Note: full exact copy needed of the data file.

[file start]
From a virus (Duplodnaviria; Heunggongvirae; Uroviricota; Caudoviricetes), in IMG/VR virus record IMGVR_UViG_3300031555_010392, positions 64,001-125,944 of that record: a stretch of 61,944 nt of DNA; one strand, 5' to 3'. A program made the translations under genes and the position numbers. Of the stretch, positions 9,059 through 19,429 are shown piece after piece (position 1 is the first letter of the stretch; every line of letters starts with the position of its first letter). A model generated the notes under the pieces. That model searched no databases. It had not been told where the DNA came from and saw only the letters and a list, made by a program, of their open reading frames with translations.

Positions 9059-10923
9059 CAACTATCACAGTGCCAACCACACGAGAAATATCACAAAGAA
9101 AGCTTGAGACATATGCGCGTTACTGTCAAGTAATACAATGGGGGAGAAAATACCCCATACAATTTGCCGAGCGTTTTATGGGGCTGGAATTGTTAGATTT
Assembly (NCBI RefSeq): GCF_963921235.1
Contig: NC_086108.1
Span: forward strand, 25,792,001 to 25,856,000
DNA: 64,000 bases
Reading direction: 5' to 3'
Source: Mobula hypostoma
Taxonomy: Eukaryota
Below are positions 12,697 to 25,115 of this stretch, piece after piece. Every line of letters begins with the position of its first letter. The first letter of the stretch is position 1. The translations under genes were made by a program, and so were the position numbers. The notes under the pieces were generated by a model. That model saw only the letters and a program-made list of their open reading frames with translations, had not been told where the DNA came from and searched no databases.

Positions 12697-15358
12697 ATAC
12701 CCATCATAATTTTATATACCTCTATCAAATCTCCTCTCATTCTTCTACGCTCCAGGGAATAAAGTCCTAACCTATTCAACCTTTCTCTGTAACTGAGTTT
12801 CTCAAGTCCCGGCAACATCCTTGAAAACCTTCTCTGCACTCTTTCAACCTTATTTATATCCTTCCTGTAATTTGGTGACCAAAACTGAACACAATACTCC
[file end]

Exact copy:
From a virus (Duplodnaviria; Heunggongvirae; Uroviricota; Caudoviricetes), in IMG/VR virus record IMGVR_UViG_3300031555_010392, positions 64,001-125,944 of that record: a stretch of 61,944 nt of DNA; one strand, 5' to 3'. A program made the translations under genes and the position numbers. Of the stretch, positions 9,059 through 19,429 are shown piece after piece (position 1 is the first letter of the stretch; every line of letters starts with the position of its first letter). A model generated the notes under the pieces. That model searched no databases. It had not been told where the DNA came from and saw only the letters and a list, made by a program, of their open reading frames with translations.

Positions 9059-10923
9059 CAACTATCACAGTGCCAACCACACGAGAAATATCACAAAGAA
9101 AGCTTGAGACATATGCGCGTTACTGTCAAGTAATACAATGGGGGAGAAAATACCCCATACAATTTGCCGAGCGTTTTATGGGGCTGGAATTGTTAGATTT
Assembly (NCBI RefSeq): GCF_963921235.1
Contig: NC_086108.1
Span: forward strand, 25,792,001 to 25,856,000
DNA: 64,000 bases
Reading direction: 5' to 3'
Source: Mobula hypostoma
Taxonomy: Eukaryota
Below are positions 12,697 to 25,115 of this stretch, piece after piece. Every line of letters begins with the position of its first letter. The first letter of the stretch is position 1. The translations under genes were made by a program, and so were the position numbers. The notes under the pieces were generated by a model. That model saw only the letters and a program-made list of their open reading frames with translations, had not been told where the DNA came from and searched no databases.

Positions 12697-15358
12697 ATAC
12701 CCATCATAATTTTATATACCTCTATCAAATCTCCTCTCATTCTTCTACGCTCCAGGGAATAAAGTCCTAACCTATTCAACCTTTCTCTGTAACTGAGTTT
12801 CTCAAGTCCCGGCAACATCCTTGAAAACCTTCTCTGCACTCTTTCAACCTTATTTATATCCTTCCTGTAATTTGGTGACCAAAACTGAACACAATACTCC